(8) Toggle Switches and Electrical Connections - A common cause of hydraulic system problems is electrical
failure due to a broken wire, loose connection, or an inoperative toggle switch. When a single hydraulic function fails to
occur while another works normally it is wise to check the wiring and switch details first before performing more complex
The recommended way to make a fast accurate check of the hydraulic system electrical components and the valve
units they control is as follows:
A - With paver engine stopped, set Control Key Switch to ON.
B - Using a small probe such as an Allen wrench (See Figure 8) exert finger pressure on the manual operating pin
of the solenoid valve for the troublesome system. (Refer to Figure 2 for correct coil location). Have the correct switch
toggle moved back and forth through all positions and feel for the "throw" of the valve plunger and spool. If a definite
back and forth movement is felt it is unlikely that any electrical or solenoid trouble is causing the problem. If no
movement can be felt in that solenoid, but can be felt in other solenoids you test, proceed as follows:
The entire solenoid valve control system is 12 Volt D.C. and can be worked on safely. When a suspected system
has been checked out as described in paragraph above and found to be bad, make the following elementary checks of
the wiring in order to restore a troublesome system to normal operation.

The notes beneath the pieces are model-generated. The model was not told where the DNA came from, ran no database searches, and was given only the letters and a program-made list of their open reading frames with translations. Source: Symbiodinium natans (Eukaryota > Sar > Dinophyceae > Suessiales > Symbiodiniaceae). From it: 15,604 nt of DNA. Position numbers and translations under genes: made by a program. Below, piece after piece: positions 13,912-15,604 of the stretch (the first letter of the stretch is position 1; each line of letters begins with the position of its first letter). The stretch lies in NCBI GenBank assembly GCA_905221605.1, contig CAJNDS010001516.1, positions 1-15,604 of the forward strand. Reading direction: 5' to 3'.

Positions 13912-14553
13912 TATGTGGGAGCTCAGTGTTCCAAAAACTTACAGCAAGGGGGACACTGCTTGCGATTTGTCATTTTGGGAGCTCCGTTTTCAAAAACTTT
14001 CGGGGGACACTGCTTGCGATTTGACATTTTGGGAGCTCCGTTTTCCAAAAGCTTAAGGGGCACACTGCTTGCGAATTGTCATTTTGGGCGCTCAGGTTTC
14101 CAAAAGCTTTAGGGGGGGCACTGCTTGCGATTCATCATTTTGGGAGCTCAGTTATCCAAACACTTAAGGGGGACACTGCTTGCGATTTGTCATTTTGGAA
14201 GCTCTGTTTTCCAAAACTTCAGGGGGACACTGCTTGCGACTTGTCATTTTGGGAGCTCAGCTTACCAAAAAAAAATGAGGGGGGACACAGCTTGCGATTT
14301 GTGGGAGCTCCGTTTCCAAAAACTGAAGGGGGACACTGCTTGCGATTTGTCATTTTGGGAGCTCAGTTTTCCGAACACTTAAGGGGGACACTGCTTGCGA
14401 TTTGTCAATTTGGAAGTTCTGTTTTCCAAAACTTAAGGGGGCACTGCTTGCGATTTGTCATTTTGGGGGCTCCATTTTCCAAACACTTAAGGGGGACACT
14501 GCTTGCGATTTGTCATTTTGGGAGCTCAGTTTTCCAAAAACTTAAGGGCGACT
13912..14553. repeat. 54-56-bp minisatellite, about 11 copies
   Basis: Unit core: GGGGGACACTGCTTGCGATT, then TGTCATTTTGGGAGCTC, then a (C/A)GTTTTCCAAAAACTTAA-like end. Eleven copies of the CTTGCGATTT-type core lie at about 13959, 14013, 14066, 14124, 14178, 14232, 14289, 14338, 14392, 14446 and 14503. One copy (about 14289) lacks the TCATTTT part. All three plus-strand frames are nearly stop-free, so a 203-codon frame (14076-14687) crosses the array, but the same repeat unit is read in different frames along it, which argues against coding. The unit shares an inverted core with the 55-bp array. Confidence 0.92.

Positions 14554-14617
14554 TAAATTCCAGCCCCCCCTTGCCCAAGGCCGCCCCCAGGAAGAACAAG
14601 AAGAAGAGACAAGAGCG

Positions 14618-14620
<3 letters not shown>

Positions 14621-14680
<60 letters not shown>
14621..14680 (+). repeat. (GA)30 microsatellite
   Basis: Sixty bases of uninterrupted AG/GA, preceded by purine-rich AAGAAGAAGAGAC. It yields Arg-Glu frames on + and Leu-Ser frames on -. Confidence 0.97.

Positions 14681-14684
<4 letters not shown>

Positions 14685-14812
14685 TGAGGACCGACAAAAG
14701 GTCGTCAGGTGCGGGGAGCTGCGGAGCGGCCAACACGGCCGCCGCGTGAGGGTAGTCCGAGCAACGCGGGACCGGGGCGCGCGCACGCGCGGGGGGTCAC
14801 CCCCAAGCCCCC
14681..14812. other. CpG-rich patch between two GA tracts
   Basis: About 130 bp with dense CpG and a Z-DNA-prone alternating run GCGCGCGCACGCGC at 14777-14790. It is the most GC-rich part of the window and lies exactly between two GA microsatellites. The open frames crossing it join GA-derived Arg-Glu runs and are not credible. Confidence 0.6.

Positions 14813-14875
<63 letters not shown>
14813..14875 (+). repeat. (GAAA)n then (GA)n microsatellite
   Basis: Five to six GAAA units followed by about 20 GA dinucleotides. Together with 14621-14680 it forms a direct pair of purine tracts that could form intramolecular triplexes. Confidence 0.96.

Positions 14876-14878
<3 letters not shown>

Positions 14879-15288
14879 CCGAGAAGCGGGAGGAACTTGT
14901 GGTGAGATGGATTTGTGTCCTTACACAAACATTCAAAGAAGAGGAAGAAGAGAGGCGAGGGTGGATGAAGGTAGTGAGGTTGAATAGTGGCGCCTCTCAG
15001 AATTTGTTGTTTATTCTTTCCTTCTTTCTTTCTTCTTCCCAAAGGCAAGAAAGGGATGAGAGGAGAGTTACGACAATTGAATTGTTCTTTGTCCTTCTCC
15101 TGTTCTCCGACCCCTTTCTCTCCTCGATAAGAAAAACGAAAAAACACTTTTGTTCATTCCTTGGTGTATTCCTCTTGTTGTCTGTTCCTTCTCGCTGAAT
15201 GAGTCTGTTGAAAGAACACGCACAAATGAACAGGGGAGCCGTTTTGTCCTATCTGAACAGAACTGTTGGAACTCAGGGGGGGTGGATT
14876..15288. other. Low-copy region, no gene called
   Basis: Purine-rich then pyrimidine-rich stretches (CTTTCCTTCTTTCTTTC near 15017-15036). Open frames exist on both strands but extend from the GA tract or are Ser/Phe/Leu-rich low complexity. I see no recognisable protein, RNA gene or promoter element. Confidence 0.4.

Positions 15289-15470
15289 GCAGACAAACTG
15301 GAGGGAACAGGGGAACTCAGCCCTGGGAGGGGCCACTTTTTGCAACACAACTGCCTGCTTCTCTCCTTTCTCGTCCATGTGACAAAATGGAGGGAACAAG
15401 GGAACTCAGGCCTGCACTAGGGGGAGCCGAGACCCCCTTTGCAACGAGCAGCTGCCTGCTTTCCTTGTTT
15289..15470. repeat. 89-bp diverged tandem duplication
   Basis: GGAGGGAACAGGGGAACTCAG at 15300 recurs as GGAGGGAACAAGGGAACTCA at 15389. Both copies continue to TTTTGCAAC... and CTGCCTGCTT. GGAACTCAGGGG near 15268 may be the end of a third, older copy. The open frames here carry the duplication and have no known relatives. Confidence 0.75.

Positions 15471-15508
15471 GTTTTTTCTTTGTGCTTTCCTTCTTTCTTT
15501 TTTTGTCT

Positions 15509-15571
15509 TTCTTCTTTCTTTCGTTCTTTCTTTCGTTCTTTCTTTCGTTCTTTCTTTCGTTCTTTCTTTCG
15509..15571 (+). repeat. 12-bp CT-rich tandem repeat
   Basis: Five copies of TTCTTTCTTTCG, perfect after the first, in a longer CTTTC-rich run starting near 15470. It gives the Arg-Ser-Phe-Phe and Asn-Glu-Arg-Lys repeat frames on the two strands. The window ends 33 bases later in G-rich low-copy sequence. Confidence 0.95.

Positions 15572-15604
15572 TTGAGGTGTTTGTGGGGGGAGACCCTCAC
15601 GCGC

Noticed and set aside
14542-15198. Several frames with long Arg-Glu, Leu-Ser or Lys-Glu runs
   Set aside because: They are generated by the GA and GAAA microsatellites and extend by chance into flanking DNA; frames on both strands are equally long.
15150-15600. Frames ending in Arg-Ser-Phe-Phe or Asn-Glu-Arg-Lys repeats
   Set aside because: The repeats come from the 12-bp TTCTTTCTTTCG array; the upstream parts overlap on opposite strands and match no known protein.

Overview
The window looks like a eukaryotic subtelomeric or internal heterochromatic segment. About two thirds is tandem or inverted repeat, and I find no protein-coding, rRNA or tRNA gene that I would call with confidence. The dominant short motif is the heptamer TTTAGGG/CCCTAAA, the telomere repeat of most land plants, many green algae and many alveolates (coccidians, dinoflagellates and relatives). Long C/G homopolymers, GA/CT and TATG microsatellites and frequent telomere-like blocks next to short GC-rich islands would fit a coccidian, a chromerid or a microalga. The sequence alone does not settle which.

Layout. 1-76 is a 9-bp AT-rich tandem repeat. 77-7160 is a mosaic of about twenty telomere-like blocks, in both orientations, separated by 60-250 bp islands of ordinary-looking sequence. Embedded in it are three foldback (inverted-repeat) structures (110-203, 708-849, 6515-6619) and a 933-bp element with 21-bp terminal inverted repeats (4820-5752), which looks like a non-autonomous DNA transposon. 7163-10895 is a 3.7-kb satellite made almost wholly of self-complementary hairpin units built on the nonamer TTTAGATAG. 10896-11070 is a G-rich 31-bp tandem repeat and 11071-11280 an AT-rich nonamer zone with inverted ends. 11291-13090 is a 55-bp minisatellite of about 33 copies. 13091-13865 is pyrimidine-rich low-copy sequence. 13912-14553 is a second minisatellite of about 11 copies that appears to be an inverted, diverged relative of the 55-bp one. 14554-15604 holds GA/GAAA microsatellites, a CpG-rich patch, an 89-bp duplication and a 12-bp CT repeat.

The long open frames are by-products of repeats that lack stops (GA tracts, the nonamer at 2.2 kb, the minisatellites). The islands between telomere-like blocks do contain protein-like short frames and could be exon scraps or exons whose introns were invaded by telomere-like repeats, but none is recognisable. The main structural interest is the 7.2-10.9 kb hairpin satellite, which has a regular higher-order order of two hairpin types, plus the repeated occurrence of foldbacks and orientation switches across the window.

With the paver engine stopped and the Control Key Switch ON,
1 - Disconnect the hot wire from the coil at the quick connector.
2 - With the console toggle switch set to operate the troublesome function of the system, make a quick, light,
brushing contact of the hot wire with the ground wire screw to which the ground wire of the coil is connected. There
should be a visible sparking if electrical current is flowing to the end of the wire.
Figure 8 - Method Of Probe Testing Solenoid Valves
CAUTION: If a firm steady grounding contact is made the control system
overload protector will function and will have to be re-set.
(a) If there is a spark, check the ground wire connection of the coil for a break or loose connection.
(b) If there is no spark, proceed with Step 3.
3 - If the hot wire does not spark when tested as described in Step 2 above, loosen the four screws in console switch
panel and carefully tilt the panel to make the switch terminals and wiring accessible. Using a short piece of single
conductor insulated wire with ends bared, jumper from the center terminal to each of the outer terminals of the switch
which operates the troublesome unit. As this is done a second person should be making the spark test with the loose hot
wire at the solenoid.
(a) If there is a spark at the solenoid hot wire when one combination of switch terminals is jumpered the toggle
switch is defective and should be replaced.
(b) If there still is no spark at the solenoid hot wire despite the switch terminal jumpering, proceed with Step 4.
4 - If no sparking occurs at the solenoid hot wire when the switch terminals are jumpered, carefully touch the short
jumper wire to the center terminal of the switch and make a quick, light, brushing contact of the wire with a bare area of
the console case.
(a) If sparking occurs at the console case the cause of unit failure is probably an "open" or break